Viento del alma, llevame al altar
Madre Tierra, vuelvo a mi hogar
en el temezcal
[Living water, purify me
fire of love, consume my fear
wind of the spirit, carry me to the altar
mother earth, I return to my home
in the temezcal]
As a priest in the "Episcopal Branch of the Jesus Movement", I find an easy resonance with this song. I believe that not only all humankind, but all of creation is created and called to share in God's work of healing, God's work of creation and re-creation.
Scripture and liturgy alike abound with references to the elements of water, fire, wind, and earth.
I can't help but think of the waters of baptism, the purifying fire and rushing wind of the Holy Spirit, the earth from which we are formed and to which we return, remember you are dust and to dust you shall return.
As I continued to pray this song in the days following the temezcal, a 3 part series of movements and images came to mind.
With the first repetition of the song, I imagine myself as a seed, buried deep in the earth. I imagine rainwater drenching the earth, fire sweeping across the ground above me, consuming dry grasses and trees, wind rushing over the landscape, sweeping it clean. All the while, I remain buried: waiting, gestating, in the dark depths of Mother Earth, God's Womb or God's Heart.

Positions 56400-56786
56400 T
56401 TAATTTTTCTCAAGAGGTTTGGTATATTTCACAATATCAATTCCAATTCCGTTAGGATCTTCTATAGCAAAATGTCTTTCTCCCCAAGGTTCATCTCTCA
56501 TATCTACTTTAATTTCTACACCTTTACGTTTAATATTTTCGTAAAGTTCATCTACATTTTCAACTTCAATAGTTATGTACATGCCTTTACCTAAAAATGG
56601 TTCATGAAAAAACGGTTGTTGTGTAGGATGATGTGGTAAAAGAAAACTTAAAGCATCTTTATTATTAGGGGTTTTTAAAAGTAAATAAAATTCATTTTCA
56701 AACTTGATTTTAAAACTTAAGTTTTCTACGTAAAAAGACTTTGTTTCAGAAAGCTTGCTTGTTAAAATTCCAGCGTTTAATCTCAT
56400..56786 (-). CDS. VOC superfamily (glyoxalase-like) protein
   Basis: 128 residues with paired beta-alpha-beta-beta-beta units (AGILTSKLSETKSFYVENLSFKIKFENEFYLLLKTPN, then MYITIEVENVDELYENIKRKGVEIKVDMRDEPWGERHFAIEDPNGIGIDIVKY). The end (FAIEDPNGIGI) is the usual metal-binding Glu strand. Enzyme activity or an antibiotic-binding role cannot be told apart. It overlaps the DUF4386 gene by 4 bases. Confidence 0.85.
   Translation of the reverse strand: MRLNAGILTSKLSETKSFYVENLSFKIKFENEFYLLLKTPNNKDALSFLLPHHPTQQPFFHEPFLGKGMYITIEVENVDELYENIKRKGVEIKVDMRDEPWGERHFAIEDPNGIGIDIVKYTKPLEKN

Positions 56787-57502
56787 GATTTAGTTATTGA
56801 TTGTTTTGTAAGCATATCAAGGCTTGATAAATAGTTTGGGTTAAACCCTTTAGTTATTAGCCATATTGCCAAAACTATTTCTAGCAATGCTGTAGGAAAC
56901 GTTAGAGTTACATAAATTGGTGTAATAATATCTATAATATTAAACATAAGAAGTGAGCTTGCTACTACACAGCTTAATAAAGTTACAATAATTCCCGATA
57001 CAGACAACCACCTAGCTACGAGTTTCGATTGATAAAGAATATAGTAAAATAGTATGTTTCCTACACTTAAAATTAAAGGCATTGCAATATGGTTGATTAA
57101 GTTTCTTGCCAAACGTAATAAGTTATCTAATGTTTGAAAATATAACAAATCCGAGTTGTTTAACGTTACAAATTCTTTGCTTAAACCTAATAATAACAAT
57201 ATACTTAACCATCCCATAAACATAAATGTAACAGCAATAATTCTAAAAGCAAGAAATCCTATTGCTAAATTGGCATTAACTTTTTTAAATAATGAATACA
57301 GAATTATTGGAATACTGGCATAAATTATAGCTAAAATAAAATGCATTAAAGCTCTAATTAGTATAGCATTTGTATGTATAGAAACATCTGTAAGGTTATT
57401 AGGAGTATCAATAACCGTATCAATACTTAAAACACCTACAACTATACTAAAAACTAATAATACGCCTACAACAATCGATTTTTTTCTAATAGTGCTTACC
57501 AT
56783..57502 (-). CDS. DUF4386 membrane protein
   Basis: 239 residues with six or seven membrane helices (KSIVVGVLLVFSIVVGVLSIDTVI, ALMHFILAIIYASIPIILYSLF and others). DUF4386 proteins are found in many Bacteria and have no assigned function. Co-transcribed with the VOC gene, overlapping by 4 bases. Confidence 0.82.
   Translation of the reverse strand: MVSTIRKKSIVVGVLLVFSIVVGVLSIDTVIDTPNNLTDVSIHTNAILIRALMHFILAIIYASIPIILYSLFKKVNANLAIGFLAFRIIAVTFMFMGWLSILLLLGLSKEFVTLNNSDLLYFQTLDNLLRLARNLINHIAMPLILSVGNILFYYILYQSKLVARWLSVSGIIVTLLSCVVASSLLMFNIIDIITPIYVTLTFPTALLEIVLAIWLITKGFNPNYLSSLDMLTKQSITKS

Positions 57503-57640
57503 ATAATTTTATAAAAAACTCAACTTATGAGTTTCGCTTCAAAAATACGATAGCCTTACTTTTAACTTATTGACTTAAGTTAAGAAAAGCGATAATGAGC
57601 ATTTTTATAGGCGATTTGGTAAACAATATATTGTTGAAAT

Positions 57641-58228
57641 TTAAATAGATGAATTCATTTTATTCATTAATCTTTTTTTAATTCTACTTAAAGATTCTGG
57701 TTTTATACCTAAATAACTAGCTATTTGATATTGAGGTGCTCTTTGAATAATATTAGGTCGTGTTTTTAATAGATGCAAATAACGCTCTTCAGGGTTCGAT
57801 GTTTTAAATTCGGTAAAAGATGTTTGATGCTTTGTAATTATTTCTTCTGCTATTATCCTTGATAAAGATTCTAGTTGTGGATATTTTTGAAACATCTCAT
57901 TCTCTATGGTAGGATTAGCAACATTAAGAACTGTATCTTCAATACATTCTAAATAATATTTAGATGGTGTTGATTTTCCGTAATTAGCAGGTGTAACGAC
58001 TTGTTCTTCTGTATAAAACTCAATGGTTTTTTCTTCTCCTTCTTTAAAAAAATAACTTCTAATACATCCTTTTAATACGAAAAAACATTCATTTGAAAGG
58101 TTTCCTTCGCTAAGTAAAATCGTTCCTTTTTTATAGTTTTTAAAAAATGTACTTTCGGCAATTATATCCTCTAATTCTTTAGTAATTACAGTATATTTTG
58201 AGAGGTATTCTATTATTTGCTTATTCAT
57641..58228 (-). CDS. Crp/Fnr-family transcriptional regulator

With the second repetition of the song, I rise up to my knees, imagining that I am the seed sprouting up from the earth. A seedling, a "green blade rising", a tender shoot I remain rooted in the earth, but begin to stretch up towards the sky. I feel myself bathed in gentle raindrops and fiery sunbeams. I bloom and flower, and release seeds which are carried on the wind up into the sky, then back down into the earth.
With the third repetition of the song, I rise to standing. I imagine that I am standing in a pool under a waterfall. The cleansing waters of baptism wash over me. A fire rises from the earth, consuming and transforming fear (and all that is not of God) from within my body, belly, heart, mind. The rushing wind of the Spirit blows the ash of the fear and falsehood (aka Ego) that has been consumed to the four corners, and carries the golden seed of my True Self--the tiny, beloved Child of God, created in the image and likeness of God--up to the heavens, to the Altar of God, then back down to be planted in the earth, the Womb of God where I receive nourishment for growth once more.